First publishedin Aggregates Business Europe
Frank Hogg and his granddaughter, Edith, at the famous old oak tree on land in South Gloucestershire, owned by CEMEX UK
Guy Woodford offers two uplifting environmentally friendly tales from the UK quarrying sector.
One of the largest and oldest oak trees in Britain has been spared a risky makeover by the action of CEMEX UK’s Wickwar Quarry manager, Frank Hogg. The tree, which has a girth of 10.5 metres, is comparable in size to the famous Major Oak in Sherwood Forest, Nottinghamshire, England, making it between 800 and 1000 years old. It could have been planted before the Battle of Hastings on land now owned by major building materials supplier CEMEX UK in Gloucestershire, West England.
Electricity company Western Power Distribution was due to undertake a major pruning and cutting of the canopy to release the power lines that run through the top of the tree. Quarry manager, Frank Hogg, realising the importance of this majestic tree, contacted the tree protection officer at South Gloucestershire Council and discussions have started to find an alternative solution.
“This tree is part of our heritage and should be preserved for future generations. My granddaughter, Edith, now eight years old, first saw the tree about three years ago. She was fascinated by it and would run in and out of the big hole at the base, imagining fairies living in there,” said Hogg.
During the last century the tree has suffered some fairly severe treatment. The electricity lines were laid in 1938 when the landowners tried to burn it down and in the 1970s it was severely cut back, once again to accommodate the power lines.
Jim Mullholland, training and technical officer for the Ancient Tree Forum, said: “Trees such as this one are part of our natural heritage and provide a living link to our past. It is clearly a nationally valuable tree, and needs to be cherished and protected. It may have been lost if it wasn’t for the good work of Frank, who recognised its importance and sought to protect it.”
Remaining in the UK, Aggregate Industries has finished a complete restoration of its Venn Ottery Quarry, near Exeter, South West England, in one year.
Extraction of sand and gravel started at the site in early 2011, having previously been non-operational since the early 1980s, with the site finally closing in December 2016.
Aggregate Industries has finished a complete restoration of its Venn Ottery Quarry, near Exeter, in one year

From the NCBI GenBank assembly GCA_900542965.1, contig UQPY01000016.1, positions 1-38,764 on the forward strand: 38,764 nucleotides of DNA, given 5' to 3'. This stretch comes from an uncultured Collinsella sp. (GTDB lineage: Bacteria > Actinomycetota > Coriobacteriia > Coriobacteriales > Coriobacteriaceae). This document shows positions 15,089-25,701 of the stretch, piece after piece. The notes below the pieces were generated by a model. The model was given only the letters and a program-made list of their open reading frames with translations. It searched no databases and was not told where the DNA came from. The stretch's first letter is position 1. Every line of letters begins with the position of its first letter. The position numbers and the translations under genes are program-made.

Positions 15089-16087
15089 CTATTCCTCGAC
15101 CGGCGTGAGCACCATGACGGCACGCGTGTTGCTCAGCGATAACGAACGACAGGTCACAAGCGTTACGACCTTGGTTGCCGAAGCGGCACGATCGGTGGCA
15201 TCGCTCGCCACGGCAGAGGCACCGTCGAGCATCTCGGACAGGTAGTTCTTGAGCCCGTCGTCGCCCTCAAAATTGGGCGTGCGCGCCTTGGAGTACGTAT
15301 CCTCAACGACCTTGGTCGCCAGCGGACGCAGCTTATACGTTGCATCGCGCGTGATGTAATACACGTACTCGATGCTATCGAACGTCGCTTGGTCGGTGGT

Simon Wiltshire, biodiversity and restoration advisor at Aggregate Industries, said: “Having started restoration works immediately after closure of the site, we were able to deliver our restoration scheme, which was developed in consultation with the Royal Society for the Protection of Birds (RSPB) and the local community, in a short timeframe. We are proud of the habitat we have created, which includes an area of broadleaf woodland, a species-rich meadow lined by hedgerows and large areas of heath connecting with the wider landscape.”
The biodiversity project initially involved moving and spreading large volumes of overburden and material to create the final land form, followed by the spreading of indigenous soils. The meadow was sown with a grass and wild flower seed mix in May 2017, with many species flowering that summer, followed by sheep grazing in the autumn.
Wiltshire added: “It is always a top priority for us to protect the local wildlife, which is why we have been working with the RSPB for a long time. This has included monitoring populations of rare heathland birds, such as nightjars, and dormice that were present prior to the quarry becoming operational again, to ensure they were protected.
“We have also worked with a partnership of local conservation groups to design and build a large horseshoe bat hibernacula, which is a winter hibernation chamber, to support the areas greater and lesser horseshoe bats, which are two of the UK’s rarest species.”
Additional restoration works on site included building approximately 2km of fencing to facilitate several pony grazing areas on the heathland, as well as planting 600m of hedgerow and 1,600 woodland trees.
In order to ensure the future maintenance of the site, timber from a block of mature conifers which were originally removed as part of the operational quarry development, have been used to build a new office and volunteer accommodation for the local RSPB team.
The 30 hectare site is in close proximity to the East Devon Pebblebed Heaths site of special scientific interest (SSSI), a special area of conservation (SAC) and a special protection area (SPA), as well as being adjacent to a RSPB nature reserve.